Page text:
Finding God in the Midst of Unemployment

Written By Joy-Ann Wood, Barbados

Waiting on God is not easy. It’s not like waiting in line at the bank or a department store where you can see the length of the line and the end goal—the teller or the cashier. Even though you have to wait, you trust that your turn will come because you can see the end in sight.

Instead, waiting on God can sometimes feel like waiting in a traffic jam. When you’re stuck in traffic, you are only able to inch up minute by minute. You can’t see what’s ahead, or when the jam will end. It can cause impatience and frustration.

I personally experienced this when I struggled with unemployment for over six months last year. I had been working in a contractual capacity in PR/Marketing jobs, and had run out of contract work.

As time went on, I became more frustrated by my circumstances and started to lose sight of the One who is the author of my whole story—even this confusing chapter. However, during this time, I found assurance and hope in a story from Luke 8, where Jesus’ disciples were caught in a storm and had lost sight of who Jesus is.

In Luke’s account of this story, Jesus was asleep in a boat with His disciples when a big storm came (Luke 8:22-23). As the disciples saw the threatening waves sweeping over the boat, they became fearful. They went to Jesus as He was sleeping and said, “Master, Master, we’re going to drown!” (Luke 8:24). They were bewildered by their circumstances and I could relate to how they felt.

You see, as my unemployment dragged on, I found that I had no money to deposit in the bank, because I was earning none to invest. I cried over this for many days and wondered if God truly saw my situation. Some weeks, I didn’t even want to get out of bed because I was sad, frustrated, and dispirited.  I kept crying out to God, “If you supply all our needs, why aren’t you supplying mine at this time by providing a job? Lord, don’t You see I need work?”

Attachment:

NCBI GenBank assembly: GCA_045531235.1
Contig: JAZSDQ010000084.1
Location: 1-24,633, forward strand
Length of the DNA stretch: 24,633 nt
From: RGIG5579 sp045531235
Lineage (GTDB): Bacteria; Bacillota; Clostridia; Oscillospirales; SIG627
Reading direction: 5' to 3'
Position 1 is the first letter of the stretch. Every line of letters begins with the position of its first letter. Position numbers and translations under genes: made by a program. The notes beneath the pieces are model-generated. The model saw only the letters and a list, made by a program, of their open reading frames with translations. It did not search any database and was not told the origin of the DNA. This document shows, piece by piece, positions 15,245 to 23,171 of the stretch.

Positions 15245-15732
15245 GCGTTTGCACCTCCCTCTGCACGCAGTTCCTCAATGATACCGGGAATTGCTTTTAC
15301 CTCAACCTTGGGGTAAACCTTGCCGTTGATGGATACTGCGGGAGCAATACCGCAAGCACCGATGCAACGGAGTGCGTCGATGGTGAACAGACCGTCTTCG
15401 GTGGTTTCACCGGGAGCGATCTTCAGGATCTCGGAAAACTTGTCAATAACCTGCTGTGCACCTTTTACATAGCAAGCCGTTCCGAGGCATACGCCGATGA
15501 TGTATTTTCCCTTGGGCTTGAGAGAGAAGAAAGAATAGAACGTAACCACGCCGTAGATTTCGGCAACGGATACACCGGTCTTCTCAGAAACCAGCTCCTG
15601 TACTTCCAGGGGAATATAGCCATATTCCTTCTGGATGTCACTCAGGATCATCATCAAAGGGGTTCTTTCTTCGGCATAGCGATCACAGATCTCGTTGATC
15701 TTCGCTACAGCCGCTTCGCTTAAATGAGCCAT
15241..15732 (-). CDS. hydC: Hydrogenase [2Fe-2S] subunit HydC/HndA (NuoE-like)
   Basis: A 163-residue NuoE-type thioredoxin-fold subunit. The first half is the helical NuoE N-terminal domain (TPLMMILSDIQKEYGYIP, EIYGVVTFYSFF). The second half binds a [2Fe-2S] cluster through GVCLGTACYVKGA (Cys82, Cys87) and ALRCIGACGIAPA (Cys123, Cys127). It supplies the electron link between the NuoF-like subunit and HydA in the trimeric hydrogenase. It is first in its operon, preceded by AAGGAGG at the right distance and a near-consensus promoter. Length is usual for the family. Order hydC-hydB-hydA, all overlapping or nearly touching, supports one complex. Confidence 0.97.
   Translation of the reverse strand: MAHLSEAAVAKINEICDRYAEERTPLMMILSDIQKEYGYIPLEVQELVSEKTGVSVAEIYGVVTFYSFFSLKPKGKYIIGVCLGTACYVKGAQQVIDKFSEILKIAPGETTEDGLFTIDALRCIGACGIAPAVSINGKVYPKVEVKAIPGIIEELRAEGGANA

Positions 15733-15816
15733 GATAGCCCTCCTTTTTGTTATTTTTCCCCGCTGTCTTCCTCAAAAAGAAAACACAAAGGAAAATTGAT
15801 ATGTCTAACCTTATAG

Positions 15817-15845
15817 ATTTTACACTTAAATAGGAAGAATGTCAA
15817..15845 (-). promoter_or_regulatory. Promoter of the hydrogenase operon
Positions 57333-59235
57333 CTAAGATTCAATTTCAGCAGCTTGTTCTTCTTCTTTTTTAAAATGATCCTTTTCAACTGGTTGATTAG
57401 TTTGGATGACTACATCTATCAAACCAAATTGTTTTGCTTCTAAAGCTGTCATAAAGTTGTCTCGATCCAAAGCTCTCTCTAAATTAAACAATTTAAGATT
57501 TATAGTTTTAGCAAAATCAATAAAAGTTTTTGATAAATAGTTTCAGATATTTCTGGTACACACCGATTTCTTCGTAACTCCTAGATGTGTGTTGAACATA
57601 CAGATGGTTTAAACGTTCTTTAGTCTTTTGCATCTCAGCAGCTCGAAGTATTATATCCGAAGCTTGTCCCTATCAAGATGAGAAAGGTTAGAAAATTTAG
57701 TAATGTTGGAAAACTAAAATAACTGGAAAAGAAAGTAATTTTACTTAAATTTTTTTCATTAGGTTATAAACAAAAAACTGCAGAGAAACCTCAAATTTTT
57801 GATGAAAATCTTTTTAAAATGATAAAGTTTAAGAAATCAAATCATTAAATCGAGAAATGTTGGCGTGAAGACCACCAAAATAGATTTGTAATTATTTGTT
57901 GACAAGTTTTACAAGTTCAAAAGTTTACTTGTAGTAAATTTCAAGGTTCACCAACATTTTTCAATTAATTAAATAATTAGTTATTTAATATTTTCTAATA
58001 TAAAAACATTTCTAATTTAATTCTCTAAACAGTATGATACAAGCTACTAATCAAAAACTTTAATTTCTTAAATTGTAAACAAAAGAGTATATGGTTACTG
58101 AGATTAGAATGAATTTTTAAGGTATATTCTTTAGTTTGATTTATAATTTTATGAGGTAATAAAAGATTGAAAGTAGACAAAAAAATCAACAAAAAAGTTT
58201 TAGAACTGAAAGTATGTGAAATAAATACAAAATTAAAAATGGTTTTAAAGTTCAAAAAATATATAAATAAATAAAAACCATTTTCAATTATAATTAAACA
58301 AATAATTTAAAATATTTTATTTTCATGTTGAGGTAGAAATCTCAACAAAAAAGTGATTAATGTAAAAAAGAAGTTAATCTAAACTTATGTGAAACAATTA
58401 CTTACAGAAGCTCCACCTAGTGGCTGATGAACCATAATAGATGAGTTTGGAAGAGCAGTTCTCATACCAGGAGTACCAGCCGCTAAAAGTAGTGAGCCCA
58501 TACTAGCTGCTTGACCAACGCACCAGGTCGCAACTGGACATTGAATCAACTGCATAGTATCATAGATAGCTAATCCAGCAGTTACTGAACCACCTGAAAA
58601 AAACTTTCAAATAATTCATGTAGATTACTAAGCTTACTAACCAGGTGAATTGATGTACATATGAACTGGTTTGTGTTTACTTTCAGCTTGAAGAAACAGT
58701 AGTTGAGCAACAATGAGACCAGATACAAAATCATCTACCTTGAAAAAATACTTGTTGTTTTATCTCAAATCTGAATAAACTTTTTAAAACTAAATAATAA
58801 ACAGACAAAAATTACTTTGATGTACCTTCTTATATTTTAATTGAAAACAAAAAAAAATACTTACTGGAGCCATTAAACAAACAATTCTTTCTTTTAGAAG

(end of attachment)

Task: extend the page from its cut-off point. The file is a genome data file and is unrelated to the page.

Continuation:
What made my circumstances especially difficult was that the new government in my country of Barbados had started a retrenchment program during the time I was unemployed. The country had entered into a time of economic crisis, which resulted in many people getting laid off from their jobs, and further diminished my hope of finding work.

Like the disciples, I started to fear the outcome of my daunting circumstance. Since I couldn’t see God working, I felt like He didn’t really care about my situation or that He had forgotten me.

In my despondency, I began to doubt that God would deliver me from what felt like a hopeless storm. But then I considered Jesus’ response to the disciples’ fear and doubt. He asked, “Where is your faith?” (Luke 8:25).

I asked myself the same question, and came to realize that my faith was lacking because I had been looking at the storm instead of the storm-stiller. By focusing on the storm and what was happening (or not happening) to me, I forgot to consider the work that God was doing behind the scenes. I lost sight of the fact that He works out all things according to His good purpose (Romans 8:28).  This realization moved me to designate days of prayer and fasting to try to focus my sights on God.

As I sought Him, the Holy Spirit encouraged me to keep declaring that God is my provider. The more I meditated on Scripture, the Holy Spirit brought specific verses of encouragement to my mind, such as Matthew 6:25-27, Philippians 4:6, and Psalm 37:25.

These verses helped shift my perspective, and opened my eyes to see that though I lacked tangible finances, the Lord was still providing for me through my family, encouragement from close friends, and also by giving me a safe place to live.  As I re-evaluated my situation, I repented of my anxiety and lack of faith and prayed for a renewed mind to view my situation in a more positive manner. I also decided to write these verses out on index cards to take with me and pray over myself throughout my day.  This helped me keep my focus on Jesus and His promise of providing for His children.

Eventually, God provided for me in His right time. I received an offer from one of the offices that I had called to enquire about available positions. After much prayer, I gladly accepted the offer.

In retrospect, I believe that when our lives are not going the way we expect, it’s easy for anxiety, fear, and doubts to enter into our minds and hearts. But, instead of giving in to these temptations, we need to remember that God is always working out His purpose in our lives. Through this experience, God taught me how to have a patient heart that is willing to wait on Him even during difficult, frustrating times (Psalm 27:14) that I may not be able to understand.